Like a pea going through a straw, tiny molecules can pass through microscopic cylinders known as nanotubes. This could potentially be used to select molecules according to size — for example, to purify water by allowing water molecules to pass through while blocking salt or other substances.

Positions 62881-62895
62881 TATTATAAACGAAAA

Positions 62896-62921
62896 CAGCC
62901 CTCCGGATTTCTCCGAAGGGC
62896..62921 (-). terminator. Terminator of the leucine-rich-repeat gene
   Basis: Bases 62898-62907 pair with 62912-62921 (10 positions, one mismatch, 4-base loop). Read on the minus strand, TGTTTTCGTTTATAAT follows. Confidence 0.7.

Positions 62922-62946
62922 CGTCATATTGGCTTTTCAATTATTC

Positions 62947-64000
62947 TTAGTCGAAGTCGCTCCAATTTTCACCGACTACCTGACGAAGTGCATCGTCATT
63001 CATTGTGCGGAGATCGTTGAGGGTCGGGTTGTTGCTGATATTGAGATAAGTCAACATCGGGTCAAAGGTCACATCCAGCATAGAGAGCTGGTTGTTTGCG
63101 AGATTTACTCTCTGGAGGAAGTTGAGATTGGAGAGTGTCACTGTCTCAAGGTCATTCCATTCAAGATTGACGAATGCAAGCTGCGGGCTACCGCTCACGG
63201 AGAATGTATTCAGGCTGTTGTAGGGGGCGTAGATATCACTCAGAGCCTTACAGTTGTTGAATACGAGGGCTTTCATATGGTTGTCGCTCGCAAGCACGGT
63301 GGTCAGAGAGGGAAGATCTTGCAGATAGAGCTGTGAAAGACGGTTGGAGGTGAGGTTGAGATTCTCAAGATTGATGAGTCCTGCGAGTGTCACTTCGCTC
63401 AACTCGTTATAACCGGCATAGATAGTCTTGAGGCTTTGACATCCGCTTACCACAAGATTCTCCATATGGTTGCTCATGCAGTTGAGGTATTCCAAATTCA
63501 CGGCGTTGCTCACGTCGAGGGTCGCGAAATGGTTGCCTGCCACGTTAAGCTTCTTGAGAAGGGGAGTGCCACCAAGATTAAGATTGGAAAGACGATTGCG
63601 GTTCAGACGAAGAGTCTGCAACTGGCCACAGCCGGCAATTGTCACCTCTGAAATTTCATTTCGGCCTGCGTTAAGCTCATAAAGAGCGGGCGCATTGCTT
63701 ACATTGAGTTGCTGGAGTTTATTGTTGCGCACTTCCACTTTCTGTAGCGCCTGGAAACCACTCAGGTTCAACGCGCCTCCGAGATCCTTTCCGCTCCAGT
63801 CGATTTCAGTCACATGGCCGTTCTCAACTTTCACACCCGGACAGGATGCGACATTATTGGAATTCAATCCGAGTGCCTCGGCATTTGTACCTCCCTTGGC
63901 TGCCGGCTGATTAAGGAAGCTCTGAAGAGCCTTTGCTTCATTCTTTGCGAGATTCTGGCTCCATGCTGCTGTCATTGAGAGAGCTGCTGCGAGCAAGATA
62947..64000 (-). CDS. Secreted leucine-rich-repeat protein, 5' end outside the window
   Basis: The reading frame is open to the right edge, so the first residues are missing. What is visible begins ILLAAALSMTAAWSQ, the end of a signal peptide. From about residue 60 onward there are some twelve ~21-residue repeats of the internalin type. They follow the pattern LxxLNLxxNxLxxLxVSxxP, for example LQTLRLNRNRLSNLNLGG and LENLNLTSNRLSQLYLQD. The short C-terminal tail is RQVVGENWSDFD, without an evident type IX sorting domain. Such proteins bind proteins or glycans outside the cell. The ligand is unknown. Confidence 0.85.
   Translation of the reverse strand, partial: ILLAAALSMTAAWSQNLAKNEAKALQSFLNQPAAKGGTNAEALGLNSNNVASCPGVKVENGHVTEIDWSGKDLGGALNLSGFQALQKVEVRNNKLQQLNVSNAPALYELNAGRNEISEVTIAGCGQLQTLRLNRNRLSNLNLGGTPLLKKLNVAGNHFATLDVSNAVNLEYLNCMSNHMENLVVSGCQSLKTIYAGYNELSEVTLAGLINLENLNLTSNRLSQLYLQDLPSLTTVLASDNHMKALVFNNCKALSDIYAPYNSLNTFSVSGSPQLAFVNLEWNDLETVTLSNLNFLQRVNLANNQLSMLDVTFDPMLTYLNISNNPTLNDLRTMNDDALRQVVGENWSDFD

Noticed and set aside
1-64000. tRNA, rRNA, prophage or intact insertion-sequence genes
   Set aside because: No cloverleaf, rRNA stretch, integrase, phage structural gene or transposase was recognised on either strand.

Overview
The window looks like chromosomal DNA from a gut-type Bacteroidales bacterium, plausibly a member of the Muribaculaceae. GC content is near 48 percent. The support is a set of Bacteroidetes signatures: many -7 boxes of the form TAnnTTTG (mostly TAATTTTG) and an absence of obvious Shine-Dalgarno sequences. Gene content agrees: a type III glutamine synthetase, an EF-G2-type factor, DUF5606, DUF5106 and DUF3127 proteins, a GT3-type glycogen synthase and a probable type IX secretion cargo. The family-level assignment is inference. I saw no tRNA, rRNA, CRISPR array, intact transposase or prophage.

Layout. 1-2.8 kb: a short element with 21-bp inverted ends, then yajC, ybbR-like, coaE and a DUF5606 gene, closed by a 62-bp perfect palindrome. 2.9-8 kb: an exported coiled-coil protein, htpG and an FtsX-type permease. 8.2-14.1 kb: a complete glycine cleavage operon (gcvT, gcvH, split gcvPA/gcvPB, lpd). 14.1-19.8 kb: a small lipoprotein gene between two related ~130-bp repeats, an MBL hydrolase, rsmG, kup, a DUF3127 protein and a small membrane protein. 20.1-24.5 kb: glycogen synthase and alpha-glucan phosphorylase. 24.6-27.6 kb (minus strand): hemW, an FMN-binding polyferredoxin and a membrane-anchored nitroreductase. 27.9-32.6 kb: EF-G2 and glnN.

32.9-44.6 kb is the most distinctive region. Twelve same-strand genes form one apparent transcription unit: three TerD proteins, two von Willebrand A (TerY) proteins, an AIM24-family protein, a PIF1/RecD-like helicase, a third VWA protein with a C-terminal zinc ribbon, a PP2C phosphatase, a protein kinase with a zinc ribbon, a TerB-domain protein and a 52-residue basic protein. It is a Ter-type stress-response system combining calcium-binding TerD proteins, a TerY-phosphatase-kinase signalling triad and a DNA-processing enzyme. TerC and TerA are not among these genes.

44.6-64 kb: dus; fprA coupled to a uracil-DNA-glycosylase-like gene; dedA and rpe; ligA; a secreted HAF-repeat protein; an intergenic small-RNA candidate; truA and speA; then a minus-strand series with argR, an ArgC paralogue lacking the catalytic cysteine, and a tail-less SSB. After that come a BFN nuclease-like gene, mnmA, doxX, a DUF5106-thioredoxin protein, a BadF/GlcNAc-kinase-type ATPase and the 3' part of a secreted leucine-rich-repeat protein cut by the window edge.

Now, researchers at MIT, Seoul University in Korea and Ursinus College in Pennsylvania have found that such tubes are more selective than had been thought: Molecules of a precise size can zip through five times faster than those that are a bit smaller or larger. The new findings are published in the journal Nature Communications by MIT professor Michael Strano, graduate students Wonjoon Choi and Zachary Ulissi, and three others. Read the rest of the article on MIT News.